Since a legal dispute in a particular social area can only be fully resolved ifthese submatters are addressed together, neither party has completecontrol over its members. Therefore, in contrast to the model of deep diver-sity advocated by Taylor and Carens, transformative accommodation‘allows standards from a range of sources to govern the matters arising ina social area simultaneously’ (Shachar, 2001: 125–6). Such an arrangementpromotes dialogue and cooperation between the state and the minoritygroup and encourages both parties to reflect upon their values and to beresponsive to the needs of their members. Furthermore, it relieves thepressure upon individuals to define themselves primarily in terms of theircultural identity.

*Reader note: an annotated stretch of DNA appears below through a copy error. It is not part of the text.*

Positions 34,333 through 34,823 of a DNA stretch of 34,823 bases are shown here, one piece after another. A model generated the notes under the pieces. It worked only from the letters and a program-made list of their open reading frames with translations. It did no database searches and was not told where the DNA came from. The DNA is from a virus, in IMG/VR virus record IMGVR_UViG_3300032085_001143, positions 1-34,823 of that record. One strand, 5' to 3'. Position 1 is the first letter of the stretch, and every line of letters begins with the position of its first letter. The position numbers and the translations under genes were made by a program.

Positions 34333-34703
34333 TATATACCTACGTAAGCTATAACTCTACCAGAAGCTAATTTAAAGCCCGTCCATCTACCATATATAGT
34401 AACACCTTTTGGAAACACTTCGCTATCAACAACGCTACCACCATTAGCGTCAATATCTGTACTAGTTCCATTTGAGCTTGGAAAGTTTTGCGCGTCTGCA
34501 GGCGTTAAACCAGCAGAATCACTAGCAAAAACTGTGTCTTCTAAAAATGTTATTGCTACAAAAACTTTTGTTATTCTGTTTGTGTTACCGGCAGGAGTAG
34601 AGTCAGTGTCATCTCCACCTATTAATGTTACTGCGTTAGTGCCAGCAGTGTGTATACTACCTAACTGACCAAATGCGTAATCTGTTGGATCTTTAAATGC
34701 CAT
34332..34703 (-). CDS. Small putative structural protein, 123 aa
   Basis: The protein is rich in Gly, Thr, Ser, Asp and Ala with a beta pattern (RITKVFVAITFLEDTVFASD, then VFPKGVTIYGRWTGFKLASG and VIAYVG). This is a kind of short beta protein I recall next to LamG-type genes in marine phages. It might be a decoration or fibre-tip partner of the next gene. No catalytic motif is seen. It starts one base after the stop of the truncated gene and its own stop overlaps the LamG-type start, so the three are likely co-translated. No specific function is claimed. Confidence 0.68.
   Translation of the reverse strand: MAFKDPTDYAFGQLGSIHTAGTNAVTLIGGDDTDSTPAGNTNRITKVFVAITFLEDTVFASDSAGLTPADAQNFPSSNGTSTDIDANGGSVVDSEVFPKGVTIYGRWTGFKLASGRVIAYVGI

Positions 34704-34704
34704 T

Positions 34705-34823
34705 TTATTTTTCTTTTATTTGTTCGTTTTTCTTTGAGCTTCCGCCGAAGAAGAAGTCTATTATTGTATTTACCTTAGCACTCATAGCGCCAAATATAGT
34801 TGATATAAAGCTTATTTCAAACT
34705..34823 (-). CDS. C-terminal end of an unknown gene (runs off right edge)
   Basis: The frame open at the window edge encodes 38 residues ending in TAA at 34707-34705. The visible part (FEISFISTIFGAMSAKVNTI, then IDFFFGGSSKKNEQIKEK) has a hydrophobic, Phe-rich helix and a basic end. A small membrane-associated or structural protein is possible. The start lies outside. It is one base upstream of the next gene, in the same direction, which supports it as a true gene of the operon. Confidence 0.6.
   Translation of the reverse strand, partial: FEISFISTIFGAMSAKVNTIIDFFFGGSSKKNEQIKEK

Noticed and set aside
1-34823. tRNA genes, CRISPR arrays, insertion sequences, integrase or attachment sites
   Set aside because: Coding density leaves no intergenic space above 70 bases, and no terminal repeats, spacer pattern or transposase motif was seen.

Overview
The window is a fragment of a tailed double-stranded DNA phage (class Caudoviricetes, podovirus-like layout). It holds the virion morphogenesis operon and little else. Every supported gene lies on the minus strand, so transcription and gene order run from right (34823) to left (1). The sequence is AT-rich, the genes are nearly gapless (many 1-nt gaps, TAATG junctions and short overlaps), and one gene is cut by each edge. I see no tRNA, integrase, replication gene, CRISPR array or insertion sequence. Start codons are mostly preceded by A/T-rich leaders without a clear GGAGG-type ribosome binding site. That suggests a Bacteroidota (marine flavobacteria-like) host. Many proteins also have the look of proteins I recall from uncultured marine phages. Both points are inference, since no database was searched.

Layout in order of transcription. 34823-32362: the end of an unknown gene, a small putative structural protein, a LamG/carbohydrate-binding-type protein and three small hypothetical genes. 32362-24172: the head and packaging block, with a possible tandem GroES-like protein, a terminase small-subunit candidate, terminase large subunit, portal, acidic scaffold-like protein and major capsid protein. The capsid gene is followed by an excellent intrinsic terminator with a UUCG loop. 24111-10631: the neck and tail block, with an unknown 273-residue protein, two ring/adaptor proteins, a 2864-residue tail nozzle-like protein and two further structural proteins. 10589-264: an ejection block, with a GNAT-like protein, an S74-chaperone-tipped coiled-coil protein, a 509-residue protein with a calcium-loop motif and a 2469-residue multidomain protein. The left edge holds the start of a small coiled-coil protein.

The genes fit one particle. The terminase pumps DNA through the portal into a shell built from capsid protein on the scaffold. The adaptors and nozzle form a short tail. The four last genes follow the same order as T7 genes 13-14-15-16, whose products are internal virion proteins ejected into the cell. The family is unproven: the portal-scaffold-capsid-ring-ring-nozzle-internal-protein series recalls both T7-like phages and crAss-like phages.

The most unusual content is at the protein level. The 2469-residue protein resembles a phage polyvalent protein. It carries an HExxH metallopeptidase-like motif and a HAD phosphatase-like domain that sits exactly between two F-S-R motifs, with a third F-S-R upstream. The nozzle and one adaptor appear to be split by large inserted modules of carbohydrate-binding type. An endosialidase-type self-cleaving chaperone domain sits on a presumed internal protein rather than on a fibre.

These features are reinforced via the final characteristic of transforma-tive accommodation: the establishment of clearly delineated choice options.At predefined reversal points, individuals are to be given the choicewhether to remain within the jurisdictional authority of the original power-holder. On this model, individuals are justified in ‘opting out’ if the currentpowerholder in a particular submatter systematically fails to address theirconcerns. Such reversal options allow individuals to bring pressure to bearon the groups that represent them and thus create a strong incentive forpowerholders to address in-group problems. For instance, if the rules ofdivorce systematically discriminate against women by granting husbandsthe right to unilaterally divorce their wives or by insisting that, in order toobtain a divorce, a wife must gain the consent of her husband, women maychoose to ‘opt out’ of the group’s jurisdiction in this particular matter.19